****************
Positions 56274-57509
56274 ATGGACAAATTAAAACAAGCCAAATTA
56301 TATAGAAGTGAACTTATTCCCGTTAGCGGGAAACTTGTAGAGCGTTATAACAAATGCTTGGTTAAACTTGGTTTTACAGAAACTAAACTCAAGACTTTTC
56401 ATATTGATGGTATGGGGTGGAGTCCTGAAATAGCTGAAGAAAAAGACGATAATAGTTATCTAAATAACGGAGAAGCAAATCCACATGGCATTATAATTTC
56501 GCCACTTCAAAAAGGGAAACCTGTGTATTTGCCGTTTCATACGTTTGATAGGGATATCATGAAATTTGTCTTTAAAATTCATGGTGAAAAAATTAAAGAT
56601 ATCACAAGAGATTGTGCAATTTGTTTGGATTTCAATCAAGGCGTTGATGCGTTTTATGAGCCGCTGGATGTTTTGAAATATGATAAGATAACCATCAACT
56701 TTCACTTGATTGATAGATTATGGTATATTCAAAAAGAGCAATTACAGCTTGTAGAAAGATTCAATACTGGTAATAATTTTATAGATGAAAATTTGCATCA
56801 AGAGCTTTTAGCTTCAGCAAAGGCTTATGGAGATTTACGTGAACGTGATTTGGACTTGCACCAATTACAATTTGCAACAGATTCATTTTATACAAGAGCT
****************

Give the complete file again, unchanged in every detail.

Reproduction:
Positions 56274-57509
56274 ATGGACAAATTAAAACAAGCCAAATTA
56301 TATAGAAGTGAACTTATTCCCGTTAGCGGGAAACTTGTAGAGCGTTATAACAAATGCTTGGTTAAACTTGGTTTTACAGAAACTAAACTCAAGACTTTTC
56401 ATATTGATGGTATGGGGTGGAGTCCTGAAATAGCTGAAGAAAAAGACGATAATAGTTATCTAAATAACGGAGAAGCAAATCCACATGGCATTATAATTTC
56501 GCCACTTCAAAAAGGGAAACCTGTGTATTTGCCGTTTCATACGTTTGATAGGGATATCATGAAATTTGTCTTTAAAATTCATGGTGAAAAAATTAAAGAT
56601 ATCACAAGAGATTGTGCAATTTGTTTGGATTTCAATCAAGGCGTTGATGCGTTTTATGAGCCGCTGGATGTTTTGAAATATGATAAGATAACCATCAACT
56701 TTCACTTGATTGATAGATTATGGTATATTCAAAAAGAGCAATTACAGCTTGTAGAAAGATTCAATACTGGTAATAATTTTATAGATGAAAATTTGCATCA
56801 AGAGCTTTTAGCTTCAGCAAAGGCTTATGGAGATTTACGTGAACGTGATTTGGACTTGCACCAATTACAATTTGCAACAGATTCATTTTATACAAGAGCT